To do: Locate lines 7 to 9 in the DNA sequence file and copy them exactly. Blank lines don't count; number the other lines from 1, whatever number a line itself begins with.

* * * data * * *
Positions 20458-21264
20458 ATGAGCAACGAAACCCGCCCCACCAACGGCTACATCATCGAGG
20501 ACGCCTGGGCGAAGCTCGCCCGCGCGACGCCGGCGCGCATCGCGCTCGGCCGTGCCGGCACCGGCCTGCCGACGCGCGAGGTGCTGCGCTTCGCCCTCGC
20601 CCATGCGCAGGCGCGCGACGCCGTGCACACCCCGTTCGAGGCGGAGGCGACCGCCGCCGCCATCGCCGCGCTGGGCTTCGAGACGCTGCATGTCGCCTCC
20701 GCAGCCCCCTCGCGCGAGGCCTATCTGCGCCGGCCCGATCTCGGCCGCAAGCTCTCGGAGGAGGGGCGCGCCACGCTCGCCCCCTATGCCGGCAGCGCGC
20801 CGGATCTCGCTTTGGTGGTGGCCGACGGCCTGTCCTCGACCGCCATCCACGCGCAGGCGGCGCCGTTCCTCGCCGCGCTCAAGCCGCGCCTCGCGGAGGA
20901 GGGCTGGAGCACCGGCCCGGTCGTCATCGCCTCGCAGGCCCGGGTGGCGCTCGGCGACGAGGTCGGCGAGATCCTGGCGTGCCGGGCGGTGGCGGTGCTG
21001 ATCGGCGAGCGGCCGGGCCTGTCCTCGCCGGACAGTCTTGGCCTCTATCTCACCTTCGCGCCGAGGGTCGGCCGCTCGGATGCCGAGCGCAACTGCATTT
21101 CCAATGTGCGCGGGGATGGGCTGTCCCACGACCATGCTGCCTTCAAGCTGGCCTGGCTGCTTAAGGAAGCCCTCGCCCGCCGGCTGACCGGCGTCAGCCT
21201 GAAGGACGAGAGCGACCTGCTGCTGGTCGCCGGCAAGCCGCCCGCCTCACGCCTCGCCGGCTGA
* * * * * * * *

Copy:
20901 GGGCTGGAGCACCGGCCCGGTCGTCATCGCCTCGCAGGCCCGGGTGGCGCTCGGCGACGAGGTCGGCGAGATCCTGGCGTGCCGGGCGGTGGCGGTGCTG
21001 ATCGGCGAGCGGCCGGGCCTGTCCTCGCCGGACAGTCTTGGCCTCTATCTCACCTTCGCGCCGAGGGTCGGCCGCTCGGATGCCGAGCGCAACTGCATTT
21101 CCAATGTGCGCGGGGATGGGCTGTCCCACGACCATGCTGCCTTCAAGCTGGCCTGGCTGCTTAAGGAAGCCCTCGCCCGCCGGCTGACCGGCGTCAGCCT